Sformati, a molded Italian egg dish, are something like a soufflé: light and soft, but not as airy, and can be sweet or savory. They often have a béchamel sauce as a base, but here is an example using creamy-soft cauliflower and ricotta and fontina cheeses. Served with lemony arugula or watercress, it makes a light, lively starter for a dark winter’s evening.
A 5- to 6-pound first-cut beef brisket
3 tablespoons vegetable oil
3 large yellow onions, cut into 1/2-inch pieces (about 5 cups or 3 pounds)
2 or 3 large garlic cloves, or to taste, minced
1 teaspoon paprika, preferably Hungarian
3/4 teaspoon salt
3/4 teaspoon freshly ground pepper
Heat the olive oil in a medium saucepot with a lid over medium-high heat. When the oil is hot, add the minced onion, and saut´é until it is thoroughly soft, about 10 minutes. Transfer the onion to a mixing bowl to cool.
Combine the cauliflower and the chicken stock in the pot you used to sauté the onion (no need to clean it first). Raise the heat to high, and bring to a boil. Cover the pot, and boil until the florets are soft, about 10 minutes or so. Strain the cauliflower, reserving the stock. Add the florets to the onion, and mash them up a bit with a fork.
Using the same pot, melt the butter over low heat (no need to clean the pot first). Use a pastry brush to swirl some of the melted butter around the insides of the ramekins. Cut circles of parchment paper to fit the bottoms of the ramekins. Butter the circles, and set them in place.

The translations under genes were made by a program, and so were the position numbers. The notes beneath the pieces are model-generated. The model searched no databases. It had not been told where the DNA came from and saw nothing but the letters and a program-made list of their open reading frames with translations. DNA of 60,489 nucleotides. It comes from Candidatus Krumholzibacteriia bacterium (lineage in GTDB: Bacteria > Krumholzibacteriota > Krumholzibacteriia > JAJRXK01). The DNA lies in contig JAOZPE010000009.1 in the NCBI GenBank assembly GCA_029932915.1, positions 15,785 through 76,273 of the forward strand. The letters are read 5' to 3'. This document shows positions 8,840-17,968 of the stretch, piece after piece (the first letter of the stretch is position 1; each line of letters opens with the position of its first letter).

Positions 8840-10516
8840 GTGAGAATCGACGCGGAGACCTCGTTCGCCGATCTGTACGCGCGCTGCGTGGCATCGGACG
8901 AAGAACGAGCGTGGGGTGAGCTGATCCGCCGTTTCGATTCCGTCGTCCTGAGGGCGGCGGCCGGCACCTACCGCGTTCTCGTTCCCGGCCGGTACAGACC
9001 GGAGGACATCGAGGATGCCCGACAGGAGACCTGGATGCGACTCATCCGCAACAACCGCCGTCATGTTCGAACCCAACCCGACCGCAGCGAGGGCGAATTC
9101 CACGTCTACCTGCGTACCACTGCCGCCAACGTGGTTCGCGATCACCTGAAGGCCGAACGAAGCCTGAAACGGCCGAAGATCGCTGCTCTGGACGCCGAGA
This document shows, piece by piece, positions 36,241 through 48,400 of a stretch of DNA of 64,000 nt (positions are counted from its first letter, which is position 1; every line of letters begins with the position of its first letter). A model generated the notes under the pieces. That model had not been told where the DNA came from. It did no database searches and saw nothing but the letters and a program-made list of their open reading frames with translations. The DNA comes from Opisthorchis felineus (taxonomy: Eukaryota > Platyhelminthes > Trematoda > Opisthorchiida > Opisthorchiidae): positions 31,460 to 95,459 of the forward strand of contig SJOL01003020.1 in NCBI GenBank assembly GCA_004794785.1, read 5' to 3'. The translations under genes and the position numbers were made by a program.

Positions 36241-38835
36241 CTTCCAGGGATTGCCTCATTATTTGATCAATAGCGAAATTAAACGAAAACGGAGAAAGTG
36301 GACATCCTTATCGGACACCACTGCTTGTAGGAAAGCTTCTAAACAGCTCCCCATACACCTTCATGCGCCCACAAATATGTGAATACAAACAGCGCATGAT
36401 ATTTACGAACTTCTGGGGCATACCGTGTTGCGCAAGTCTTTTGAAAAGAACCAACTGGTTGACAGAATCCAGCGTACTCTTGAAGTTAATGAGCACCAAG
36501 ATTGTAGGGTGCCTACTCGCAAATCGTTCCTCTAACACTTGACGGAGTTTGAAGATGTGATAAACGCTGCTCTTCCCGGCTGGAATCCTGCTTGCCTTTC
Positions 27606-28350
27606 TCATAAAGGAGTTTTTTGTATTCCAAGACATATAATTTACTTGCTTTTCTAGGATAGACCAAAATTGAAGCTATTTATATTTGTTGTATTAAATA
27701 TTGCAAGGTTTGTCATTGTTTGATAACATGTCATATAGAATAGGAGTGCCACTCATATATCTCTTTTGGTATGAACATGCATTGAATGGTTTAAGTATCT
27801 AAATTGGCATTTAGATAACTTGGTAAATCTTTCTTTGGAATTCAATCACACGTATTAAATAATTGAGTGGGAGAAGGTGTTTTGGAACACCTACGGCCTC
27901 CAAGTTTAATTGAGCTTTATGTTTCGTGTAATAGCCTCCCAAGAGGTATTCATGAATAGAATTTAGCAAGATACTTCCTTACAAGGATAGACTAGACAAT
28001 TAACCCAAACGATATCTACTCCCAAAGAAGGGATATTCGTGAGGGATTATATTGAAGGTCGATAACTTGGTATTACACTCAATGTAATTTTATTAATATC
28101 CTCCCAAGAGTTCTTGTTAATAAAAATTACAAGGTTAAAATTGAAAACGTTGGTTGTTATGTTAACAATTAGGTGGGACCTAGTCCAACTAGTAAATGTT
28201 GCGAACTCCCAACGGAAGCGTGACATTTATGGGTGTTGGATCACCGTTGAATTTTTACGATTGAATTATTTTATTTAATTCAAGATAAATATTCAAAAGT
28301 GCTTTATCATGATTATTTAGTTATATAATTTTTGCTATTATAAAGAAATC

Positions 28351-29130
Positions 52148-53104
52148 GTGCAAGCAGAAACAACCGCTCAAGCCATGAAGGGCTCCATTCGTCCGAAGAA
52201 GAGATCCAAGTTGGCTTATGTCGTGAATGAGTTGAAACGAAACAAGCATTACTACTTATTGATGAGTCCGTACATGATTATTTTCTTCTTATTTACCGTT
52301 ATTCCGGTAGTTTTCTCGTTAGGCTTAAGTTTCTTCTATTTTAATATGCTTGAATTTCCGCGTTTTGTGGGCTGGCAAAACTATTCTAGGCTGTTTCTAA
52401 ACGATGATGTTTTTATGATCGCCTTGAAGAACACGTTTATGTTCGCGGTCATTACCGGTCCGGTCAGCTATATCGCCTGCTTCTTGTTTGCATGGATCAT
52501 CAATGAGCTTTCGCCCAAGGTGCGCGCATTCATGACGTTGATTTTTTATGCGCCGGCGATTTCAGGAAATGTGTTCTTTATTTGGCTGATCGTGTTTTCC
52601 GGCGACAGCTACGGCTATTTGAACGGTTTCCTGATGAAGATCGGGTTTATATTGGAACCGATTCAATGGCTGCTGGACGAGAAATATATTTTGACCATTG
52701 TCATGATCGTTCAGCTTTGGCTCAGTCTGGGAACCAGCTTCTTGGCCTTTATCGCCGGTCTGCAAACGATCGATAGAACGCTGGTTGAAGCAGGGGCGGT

Set the ramekins aside.
Add the flour to the remaining butter in the pan, whisking with a fork as you add to prevent lumps.
Add the reserved stock a little at a time, whisking as you pour. Raise the heat to medium-high, and bring to a boil. Simmer for about 5 minutes to thicken, whisking to prevent and break up any lumps.
Add the stock mixture to the cauliflower and onions, and toss to coat. Add the nutmeg, cayenne, salt, and black pepper to the bowl, and stir, mixing thoroughly. Let cool for 5 minutes.
Once the cauliflower mixture has cooled a bit, fold in the cheeses. Add the eggs, and fold them in as well. Spoon the mixture into the ramekins. Pour a cup or so of hot water into a 9×13-inch casserole, and place the ramekins in the baking dish.
Bake until the sformati are set and the tops are browned, about 40 minutes. (If the water evaporates during baking, add more hot water.) Remove the ramekins from the casserole, and let sit until they are thoroughly cool. (Since they are served at room temperature, you can make the sformati well in advance.)
When ready to serve, toss the salad greens with the lemon–olive oil dressing. Unmold the sformati by running a thin knife around the edge of the ramekins. Place a small plate on top of each ramekin, and invert it, tapping lightly if necessary. The sformati should come out of the mold in one piece. Peel and discard the parchment. Serve, browned side up, with the greens on the side.
MR. PORTER AND MS. CHARLES CULINARY CRAVINGS
Cooking is like love. It should be entered into with abandon or not at all. But, it takes two to tango so stay tuned to see who will master the steam oven first, or whether Mr. Porter or Ms. Charles comes up with the best new recipes.
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